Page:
Erik, a lecturer in architecture, inherits his father's large old house in Hellerup, north of Copenhagen. His wife Anna, a well-known television newscaster, suggests that they invite their friends to come and live with them. In this way she hopes to evade the boredom that has begun to seep into their marriage. Before long, a dozen women, men and children move into the country house, make collective decisions, engage in discussions and go swimming together in the nearby Øresund strait. They also rub each other up the wrong way on account of their smaller and larger idiosyncrasies. Their fragile equilibrium threatens to come undone when Erik falls in love with his student Emma and the young woman moves into the house. Fourteen-year-old Freja, daughter of Erik and Anna, aloofly observes these goings-on and seeks her own way.Written by
Thomas Vinterberg wrote the part of Emma specifically for Helene Reingaard Neumann, his wife in real life. Emma is a mirror version of Anna (played by Trine Dyrholm. Vinterberg and Neumann began a relationship on the set of When a Man Comes Home (2007), when Vinterberg was married to Maria Walbom. Vinterberg told in interview with The Globe and Mail in May 2017 that he had to be fair to the women of this film, he had to be sharing with them and deliver the ugly sides of being a man. See more »
The signs on the bus stops were not introduced until the late 80's or 90's. See more »
I'm going to hold on to you for the rest of my life.
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An interesting, exotic, intense story that is not truly engaging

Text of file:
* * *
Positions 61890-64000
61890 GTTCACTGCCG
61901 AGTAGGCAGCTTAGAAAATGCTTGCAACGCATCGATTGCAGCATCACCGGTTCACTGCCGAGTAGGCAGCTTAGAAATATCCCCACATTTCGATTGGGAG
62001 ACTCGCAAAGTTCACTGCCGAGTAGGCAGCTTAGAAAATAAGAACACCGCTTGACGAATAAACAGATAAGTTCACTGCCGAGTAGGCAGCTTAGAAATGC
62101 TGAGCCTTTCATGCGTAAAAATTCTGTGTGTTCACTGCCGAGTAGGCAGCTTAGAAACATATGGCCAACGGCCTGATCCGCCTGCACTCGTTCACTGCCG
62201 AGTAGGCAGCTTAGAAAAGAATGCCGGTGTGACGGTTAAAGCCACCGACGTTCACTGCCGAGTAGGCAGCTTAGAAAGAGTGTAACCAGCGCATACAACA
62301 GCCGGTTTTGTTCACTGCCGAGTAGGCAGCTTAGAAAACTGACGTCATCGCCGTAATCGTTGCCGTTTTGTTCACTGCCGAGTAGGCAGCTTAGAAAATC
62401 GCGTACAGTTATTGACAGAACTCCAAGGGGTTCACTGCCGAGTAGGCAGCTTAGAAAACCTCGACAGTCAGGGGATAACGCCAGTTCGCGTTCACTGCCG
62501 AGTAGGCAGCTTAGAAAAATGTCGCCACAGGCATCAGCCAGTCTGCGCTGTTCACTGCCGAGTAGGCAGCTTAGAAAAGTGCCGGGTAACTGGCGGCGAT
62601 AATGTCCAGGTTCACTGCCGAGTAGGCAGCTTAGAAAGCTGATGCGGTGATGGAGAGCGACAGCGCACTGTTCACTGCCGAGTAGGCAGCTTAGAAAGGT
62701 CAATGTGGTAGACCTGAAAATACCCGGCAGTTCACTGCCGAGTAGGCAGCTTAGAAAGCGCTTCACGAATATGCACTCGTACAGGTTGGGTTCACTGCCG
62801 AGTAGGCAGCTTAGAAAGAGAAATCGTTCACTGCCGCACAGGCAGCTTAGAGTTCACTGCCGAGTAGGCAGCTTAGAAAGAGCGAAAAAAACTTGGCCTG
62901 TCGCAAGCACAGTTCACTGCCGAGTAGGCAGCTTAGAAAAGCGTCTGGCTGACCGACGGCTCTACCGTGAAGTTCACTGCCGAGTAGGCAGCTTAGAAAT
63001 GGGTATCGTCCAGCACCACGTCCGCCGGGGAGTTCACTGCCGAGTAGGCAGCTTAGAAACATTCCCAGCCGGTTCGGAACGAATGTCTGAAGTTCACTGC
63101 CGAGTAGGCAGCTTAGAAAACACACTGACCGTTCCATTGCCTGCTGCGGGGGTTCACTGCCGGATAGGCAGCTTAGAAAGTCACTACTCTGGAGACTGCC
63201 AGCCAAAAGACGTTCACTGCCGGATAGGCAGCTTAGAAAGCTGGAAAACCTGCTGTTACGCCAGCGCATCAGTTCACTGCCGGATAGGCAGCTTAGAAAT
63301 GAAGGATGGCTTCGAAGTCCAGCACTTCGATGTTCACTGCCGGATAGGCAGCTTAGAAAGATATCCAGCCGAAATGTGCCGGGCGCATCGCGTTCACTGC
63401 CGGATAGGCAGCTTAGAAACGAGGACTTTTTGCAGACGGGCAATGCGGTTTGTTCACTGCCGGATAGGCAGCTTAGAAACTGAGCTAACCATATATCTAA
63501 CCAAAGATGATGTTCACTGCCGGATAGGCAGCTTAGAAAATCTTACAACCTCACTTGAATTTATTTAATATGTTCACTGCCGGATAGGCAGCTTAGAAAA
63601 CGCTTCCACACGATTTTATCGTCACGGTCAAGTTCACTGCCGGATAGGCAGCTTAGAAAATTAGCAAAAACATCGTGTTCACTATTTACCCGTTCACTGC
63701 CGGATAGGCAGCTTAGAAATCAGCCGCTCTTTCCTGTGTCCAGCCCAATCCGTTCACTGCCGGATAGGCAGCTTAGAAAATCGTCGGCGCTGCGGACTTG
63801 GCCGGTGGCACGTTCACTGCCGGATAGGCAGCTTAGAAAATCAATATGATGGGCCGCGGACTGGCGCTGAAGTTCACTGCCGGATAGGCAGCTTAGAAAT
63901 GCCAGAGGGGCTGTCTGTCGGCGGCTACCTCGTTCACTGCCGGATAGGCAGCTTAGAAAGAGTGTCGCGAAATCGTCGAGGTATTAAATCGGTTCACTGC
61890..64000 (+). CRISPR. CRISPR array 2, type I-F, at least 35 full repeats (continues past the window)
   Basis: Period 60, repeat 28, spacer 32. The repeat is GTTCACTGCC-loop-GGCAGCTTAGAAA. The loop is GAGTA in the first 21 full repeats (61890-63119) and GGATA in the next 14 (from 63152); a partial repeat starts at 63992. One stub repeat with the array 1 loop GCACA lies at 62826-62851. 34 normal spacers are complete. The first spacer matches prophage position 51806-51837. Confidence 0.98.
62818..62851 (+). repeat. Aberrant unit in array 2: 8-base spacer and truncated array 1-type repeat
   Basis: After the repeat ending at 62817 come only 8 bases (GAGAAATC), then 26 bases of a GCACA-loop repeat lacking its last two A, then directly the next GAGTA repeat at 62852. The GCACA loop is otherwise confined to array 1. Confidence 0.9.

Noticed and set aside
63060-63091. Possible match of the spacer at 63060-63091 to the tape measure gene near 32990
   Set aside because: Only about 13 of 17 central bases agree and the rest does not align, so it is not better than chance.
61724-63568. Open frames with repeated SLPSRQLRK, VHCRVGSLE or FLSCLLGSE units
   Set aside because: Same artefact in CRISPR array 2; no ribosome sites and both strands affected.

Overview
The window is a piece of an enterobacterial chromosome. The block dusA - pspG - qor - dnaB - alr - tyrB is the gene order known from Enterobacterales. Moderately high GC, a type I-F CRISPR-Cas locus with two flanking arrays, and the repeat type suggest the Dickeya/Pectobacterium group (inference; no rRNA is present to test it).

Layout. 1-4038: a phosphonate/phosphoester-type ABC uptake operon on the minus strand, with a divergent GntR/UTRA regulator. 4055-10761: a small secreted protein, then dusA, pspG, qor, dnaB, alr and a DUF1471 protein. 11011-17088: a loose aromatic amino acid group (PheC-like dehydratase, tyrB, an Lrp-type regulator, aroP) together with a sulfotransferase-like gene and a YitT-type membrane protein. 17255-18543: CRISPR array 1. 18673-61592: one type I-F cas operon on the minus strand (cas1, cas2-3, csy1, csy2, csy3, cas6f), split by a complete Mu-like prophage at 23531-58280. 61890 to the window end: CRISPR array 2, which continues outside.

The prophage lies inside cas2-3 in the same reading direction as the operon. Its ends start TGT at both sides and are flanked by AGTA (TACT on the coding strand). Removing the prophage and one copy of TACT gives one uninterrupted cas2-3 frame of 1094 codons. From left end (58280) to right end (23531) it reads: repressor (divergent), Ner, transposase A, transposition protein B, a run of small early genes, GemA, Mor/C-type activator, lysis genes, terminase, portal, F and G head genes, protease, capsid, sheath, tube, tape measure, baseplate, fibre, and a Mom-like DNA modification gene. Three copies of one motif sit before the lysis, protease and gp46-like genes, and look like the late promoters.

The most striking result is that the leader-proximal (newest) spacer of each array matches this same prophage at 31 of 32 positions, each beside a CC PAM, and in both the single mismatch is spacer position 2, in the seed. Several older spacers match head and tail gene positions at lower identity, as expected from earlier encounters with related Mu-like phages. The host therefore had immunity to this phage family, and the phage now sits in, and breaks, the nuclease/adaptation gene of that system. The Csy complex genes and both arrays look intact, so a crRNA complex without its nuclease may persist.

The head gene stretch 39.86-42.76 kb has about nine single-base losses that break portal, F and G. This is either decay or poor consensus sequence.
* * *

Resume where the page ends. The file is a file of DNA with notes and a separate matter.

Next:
Less difficult to watch then The Hunt or Festen, Thomas Vinterberg's Kollektivet (The Commune) impresses with great cinematography and how successfully it seems to reconstruct the details of the sixties and seventies fashion in Copenhagen, Denmark. But at the same time, it fails to deliver a truly engaging story. It's an interesting story, it's an exotic story, but the situations presented are so unfamiliar for someone who hasn't even considered living in a commune that it simply makes the plot hard to relate to. The Danish director apparently grew in a commune, but that doesn't mean that the story is autobiographical. However, it is pretty obvious that such a subject couldn't be presented so convincingly by someone without the experience of living in a commune. European movies are more and more something of an alternative cinema treat and this movie is a quite a delight from that perspective. The alternative lifestyle of the protagonists is presented in such detail that it doesn't seem forced or artificial. Most of the characters have strong personalities, but these are kind of ignored, as the pace is too quick to stop for them. Ultimately, what truly sticks out in your memory hours even after watching the movie is a very sad love story. A story about allowing extreme changes to your lifestyle and then having to bear all the consequences, with all the associated happiness and tears. "Maybe this is what people use to do in the Northern parts of Europe, I don't know what to say" was the first reaction of someone in the audience that I overheard at the European Film Festival, after the Bucharest opening screening. I kind of agreed. It is quite difficult to relate to a movie about an extreme leftist commune from Denmark. However, if you like strange stories that show with great talent a historical time and place, then The Commune is something you might fully appreciate. Yes, the action could also take place in a more modern setting, as the world is full of communes. However, what really makes this movie watchable is the love invested in recreating the look & feel of a defunct 20th century decade as seen and felt in a Northern Europe capital by a truly talented and hard- working director.
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